• Happiness: Being happy (coded as 1) may result in a much more optimistic attitude towards democracy and the other nation.
  • Employed: Being employed (coded as 1) may result in higher intelligence and favoring of dialogue, resulting in less hostile attitudes.
  • Household Income: The same argument as being employed can be used.

English: Knowledge of English (coded 1-4) may result in higher exposure to interna- tional media and information, potentially resulting in more liberal and progressive views and, hence, hostile attitudes.

  • Computer: The same argument as knowledge of English can be used.
  • Emigration: Tendency to emigrate may result in less hostility because one would not care as deeply about the other nation.
  • Year: Dummies for 2012 and 2013 are added to fix year effects.

Tables 2 and 3 show the results of the OLS regressions for Armenia and Azerbaijan respectively. In each table, Model 1 focuses on Attitudes-SEI, while Model 2 on Attitudes- CBI. In addition, Models 3, 4, and 5 focus on the individual components of Attitudes-CBI – free speech, protests, and voting respectively. Model 6 includes all three components of Attitudes-CBI. Among the coefficients of interest, only Model 1 is statistically significant in both regressions, although more significant in Armenia than Azerbaijan. Figure 3 shows the coefficients with their 95% confidence intervals for Models 1 and 2. It is apparent that in the first model, the coefficients of both Armenia and Azerbaijan are significant on some level since they do not cross the x-axis. The fact that the rest of the Models did not produce statistically significant results is because of the flaws of the criterion-based indicator model. The latter is not absolutely exhaustive since it does not include all characteristic strands of a respondent that has democratic values; this warrants the development of a more comprehensive and holistic criterion-based measure by future researchers. Nevertheless, when the Armenian and Azerbaijani datasets are run together, the criterion-based model produces significant, positive results. This, combined with the significant results in Model 1, provides support for the argument of the study that having democratic views results in having less hostile attitudes towards the neighboring nation.

The argument is also somewhat solidified by the logit models that take the components of the attitudes towards the other nation as individual dependent variables. That is to say, the two models of democratic attitudes are also run by a logit model with the dependent variables of having business and marrying the other nationality variables individually.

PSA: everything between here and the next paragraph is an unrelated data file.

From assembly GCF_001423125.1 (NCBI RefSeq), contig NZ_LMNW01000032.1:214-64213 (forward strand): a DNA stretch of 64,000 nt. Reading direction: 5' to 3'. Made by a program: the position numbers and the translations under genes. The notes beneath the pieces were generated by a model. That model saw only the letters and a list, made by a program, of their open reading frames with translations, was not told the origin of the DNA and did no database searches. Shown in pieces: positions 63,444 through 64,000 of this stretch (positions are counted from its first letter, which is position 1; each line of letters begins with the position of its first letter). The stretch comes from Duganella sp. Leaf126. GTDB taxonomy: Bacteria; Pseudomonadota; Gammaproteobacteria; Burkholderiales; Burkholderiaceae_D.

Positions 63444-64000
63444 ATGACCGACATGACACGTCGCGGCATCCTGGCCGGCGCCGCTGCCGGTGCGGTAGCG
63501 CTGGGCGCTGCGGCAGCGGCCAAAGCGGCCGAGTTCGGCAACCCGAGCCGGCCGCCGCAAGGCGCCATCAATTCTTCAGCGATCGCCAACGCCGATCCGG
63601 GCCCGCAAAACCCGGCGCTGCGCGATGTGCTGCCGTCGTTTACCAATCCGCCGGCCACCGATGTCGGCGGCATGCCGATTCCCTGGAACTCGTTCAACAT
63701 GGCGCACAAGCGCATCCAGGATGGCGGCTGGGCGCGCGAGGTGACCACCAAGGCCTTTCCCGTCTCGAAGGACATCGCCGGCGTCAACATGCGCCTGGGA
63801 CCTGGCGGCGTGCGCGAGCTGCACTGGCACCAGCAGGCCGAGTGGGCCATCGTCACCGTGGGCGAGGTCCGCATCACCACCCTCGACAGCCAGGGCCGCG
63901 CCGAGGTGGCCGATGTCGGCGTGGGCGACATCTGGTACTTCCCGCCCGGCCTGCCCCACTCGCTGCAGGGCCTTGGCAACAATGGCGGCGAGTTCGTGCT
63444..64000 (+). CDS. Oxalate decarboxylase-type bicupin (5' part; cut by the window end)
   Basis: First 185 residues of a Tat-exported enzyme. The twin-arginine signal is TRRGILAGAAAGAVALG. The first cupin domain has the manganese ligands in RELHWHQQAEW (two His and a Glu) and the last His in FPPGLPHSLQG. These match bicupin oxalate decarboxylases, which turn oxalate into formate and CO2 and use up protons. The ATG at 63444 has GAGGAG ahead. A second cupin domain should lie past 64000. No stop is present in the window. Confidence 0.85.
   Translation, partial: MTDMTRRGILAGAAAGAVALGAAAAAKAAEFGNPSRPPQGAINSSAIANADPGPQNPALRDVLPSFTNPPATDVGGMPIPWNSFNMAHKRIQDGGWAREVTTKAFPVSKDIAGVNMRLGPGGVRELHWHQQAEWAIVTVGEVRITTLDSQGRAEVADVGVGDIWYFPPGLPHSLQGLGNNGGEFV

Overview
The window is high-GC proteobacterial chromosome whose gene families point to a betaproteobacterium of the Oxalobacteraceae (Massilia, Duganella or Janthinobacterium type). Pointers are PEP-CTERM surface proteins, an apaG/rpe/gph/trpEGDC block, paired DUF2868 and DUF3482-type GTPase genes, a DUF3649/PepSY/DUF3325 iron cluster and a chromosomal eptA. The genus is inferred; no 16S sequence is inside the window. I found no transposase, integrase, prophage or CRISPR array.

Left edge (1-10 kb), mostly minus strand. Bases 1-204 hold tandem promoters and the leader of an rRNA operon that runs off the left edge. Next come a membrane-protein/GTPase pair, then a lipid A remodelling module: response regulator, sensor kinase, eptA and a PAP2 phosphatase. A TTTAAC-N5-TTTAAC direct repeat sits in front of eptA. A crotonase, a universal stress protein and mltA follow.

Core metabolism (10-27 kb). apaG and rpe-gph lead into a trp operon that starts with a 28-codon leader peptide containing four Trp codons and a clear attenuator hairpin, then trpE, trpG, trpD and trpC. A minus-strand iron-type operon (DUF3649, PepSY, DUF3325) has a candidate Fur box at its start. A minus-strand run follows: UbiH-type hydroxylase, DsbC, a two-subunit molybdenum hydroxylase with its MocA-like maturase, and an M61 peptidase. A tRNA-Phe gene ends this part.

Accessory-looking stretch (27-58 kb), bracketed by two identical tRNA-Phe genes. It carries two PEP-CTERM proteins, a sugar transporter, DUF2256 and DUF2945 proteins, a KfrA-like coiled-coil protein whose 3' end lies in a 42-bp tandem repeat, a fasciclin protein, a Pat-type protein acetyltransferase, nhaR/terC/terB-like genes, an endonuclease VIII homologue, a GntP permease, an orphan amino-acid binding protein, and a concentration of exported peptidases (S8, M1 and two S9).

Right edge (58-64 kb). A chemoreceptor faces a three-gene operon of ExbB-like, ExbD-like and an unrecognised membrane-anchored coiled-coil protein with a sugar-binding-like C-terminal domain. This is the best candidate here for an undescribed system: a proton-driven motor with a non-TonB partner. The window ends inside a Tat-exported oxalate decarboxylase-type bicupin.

Doing business in Armenia in Attitudes-SEI proved to be highly significant. The marriage models did not produce any significant outcomes likely because of lack of variation in the willingness to marry a representative of the other nationality.

Figure 3 also shows the other theme undertaken by the study – that is, which of the neighboring countries adheres by the hypothesis of the paper more.  One can see in the first model that the confidence intervals do not overlap, which means that the coefficients are statistically significantly different from each other. In addition, the coefficients in the Armenian dataset are much higher than those of Azerbaijan in the self-evaluative indicator model, highlighting that having democratic attitudes is tied to having less hostile views of the other nation more in Armenia than in Azerbaijan. Part of the reason this is the extreme homogeneity of responses that make up the attitudes towards the Armenians in the Azerbaijani dataset. This, in turn, could be explained in part by the relatively more extreme dictatorial rule in Azerbaijan by Ilham Aliyev who runs a massive anti-Armenian propaganda machine.[31]

Conclusion: The Caucasian Tragedy?

The Armenian-Azerbaijani conflict is still very much a pivotal issue in the region. On the state level, a great proportion of the government expenditure of both countries is allocated to the military, while investors are scared off by the political and economic instability of the region, especially Armenia. On the individual level, citizens that identify with their ethnicity often tend to have extremely hostile attitudes towards their neighbor. This trend has been deteriorating in the recent years, especially around 2016 with the renewed armed conflict, filling the Caucasian highlands with an atmosphere of hatred and intolerance. Does the “Caucasian Tragedy” have a remedy?

The primary goal of this study was to analyze the relationship between having democratic values and ideals and attitudes towards the rival nation in Armenia and Azerbaijan. As a secondary goal, it explored which country fits with the established mechanism of the paper and which one more.  The very limited evidence used serves     as a very strong ground for the established mechanism of the paper — that individuals with democratic ideals that are used to the culture of dialogue and tolerance are more ready to form relationships with the representative of the other nationality. The χ2 test of independence and the OLS and logit regressions serve as the basis of this conclusion. It is true that the χ2 test did not produce significant results for Azerbaijan; most of the models in the OLS and logit regressions were not statistically significant either. However, that addresses the secondary goal of this research project; in fact, the predominant insignificance of the Azerbaijan results show that the linear association between the variables is very weak/nonexistent, showing that the mechanism operates less strongly in Azerbaijan that in Armenia. This comes to suggest that being Armenian or Azerbaijani is an antecedent variable that explains variations in attitudes towards the other nation.